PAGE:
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  self-released on BandCamp  
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About a month ago musical busybody Aaron Snow posted on the Landing FaceBook Page , "I made this thing because I missed recording onto 4 track cassette machines and worship the Daves (Mercer and Pearce). I used quarter century old cassettes that Iíve been hanging on to since the 90ís."

By Dave Pearce he means the person behind Flying Saucer Attack. I enjoy FSA, and even reviewed them here way back when this site was brand new. Now that he mentions it, i can see a connection between FSA and Landing: both acts make meandering guitar music that loops and reverbs in ambient layers.

Dave Mercer recorded under the name Light. I am not familiar with this project, but Aaron assured me that it is similar to FSA, so i have since gone and given some listens. Light, like FSA and Landing, makes odd ambient guitar music. It's pretty cool stuff, and Aaron has named this solo project after Mercer's first album as Light, from back in 1996.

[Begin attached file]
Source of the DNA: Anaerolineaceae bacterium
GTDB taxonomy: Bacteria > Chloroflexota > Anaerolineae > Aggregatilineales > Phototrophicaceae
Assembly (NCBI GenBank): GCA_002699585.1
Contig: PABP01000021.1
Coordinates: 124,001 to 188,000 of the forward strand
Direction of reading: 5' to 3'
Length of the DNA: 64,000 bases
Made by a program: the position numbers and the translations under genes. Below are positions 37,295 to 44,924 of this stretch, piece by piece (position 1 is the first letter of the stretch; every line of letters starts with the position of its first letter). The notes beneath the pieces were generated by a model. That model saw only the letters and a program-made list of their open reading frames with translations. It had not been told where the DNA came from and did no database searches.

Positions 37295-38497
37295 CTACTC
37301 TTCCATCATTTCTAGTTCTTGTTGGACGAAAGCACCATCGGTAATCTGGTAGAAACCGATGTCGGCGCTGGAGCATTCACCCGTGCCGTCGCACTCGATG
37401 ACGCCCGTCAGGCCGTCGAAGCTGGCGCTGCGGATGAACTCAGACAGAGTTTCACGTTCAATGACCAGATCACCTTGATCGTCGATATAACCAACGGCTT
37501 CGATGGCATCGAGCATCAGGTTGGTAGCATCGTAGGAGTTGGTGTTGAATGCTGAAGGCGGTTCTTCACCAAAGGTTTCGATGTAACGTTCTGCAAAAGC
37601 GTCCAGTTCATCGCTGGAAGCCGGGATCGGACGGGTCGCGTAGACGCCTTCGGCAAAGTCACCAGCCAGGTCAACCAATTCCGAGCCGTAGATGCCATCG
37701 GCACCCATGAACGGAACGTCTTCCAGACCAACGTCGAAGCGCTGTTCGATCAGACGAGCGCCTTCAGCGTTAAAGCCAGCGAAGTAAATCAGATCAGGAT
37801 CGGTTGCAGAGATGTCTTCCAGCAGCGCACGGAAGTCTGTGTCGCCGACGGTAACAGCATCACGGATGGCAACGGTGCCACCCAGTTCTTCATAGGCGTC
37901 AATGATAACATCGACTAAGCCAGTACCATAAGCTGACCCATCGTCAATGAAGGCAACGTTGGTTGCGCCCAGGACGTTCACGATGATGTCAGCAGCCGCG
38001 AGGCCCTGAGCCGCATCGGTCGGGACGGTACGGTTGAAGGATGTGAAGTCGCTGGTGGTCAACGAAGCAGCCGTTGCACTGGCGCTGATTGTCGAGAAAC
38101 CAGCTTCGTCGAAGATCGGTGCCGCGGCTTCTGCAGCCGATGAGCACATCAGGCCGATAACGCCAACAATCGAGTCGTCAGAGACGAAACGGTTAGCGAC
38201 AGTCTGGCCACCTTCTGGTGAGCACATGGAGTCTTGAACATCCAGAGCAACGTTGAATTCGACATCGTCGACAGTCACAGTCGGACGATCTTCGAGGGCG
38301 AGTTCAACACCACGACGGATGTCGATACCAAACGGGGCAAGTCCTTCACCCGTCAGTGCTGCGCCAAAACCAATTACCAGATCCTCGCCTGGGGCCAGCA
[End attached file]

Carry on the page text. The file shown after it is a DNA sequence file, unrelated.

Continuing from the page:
I suppose that what Landing do is take this sort of hazy guitarwork and add a little more depth to it, in the form of Ms. Snow's voice and keys, and in the bass and drums that have occasionally been part of the Landing sound.

But Aaron wanted to spend some time back at his roots, as it were. And i respect that. And, of course, i had to listen.

There are three songs here at about 21 minutes. That type of song to time ratio is pretty typical for this sort of stuff, so people who are into this music will not balk at the seven-minute average song length.

Lead track Mercer starts with a light organic keyboard-y hum, like something from a Boards of Canada song. Slowly, an echoed acoustic thrums in, just a faint layer of guitar reverbing over the haze. This song reminds me of Seasons-era Landing. Very nice.

Snow gets a little noisy on Send me Down. The guitar is a little overdriven and wavering, the drums lost somewhere in the layers of distortion, Aaron's voice a distorted rumble. The whole song echoes and seems almost about to break apart. This is very much in the spirit of Flying Saucer Attack.

The final song is called Instrumental I and of the three songs here, it is the most like a normal Landing song. There is a layer of noodling guitar and Aaron picks an acoustic guitar melody on top, while the percussion is a faint shaking. This is very lovely.

In fact, the whole EP is very pretty. This will appeal to Landing fans. I am glad that Mr. Snow indulged in this homage. Well done.

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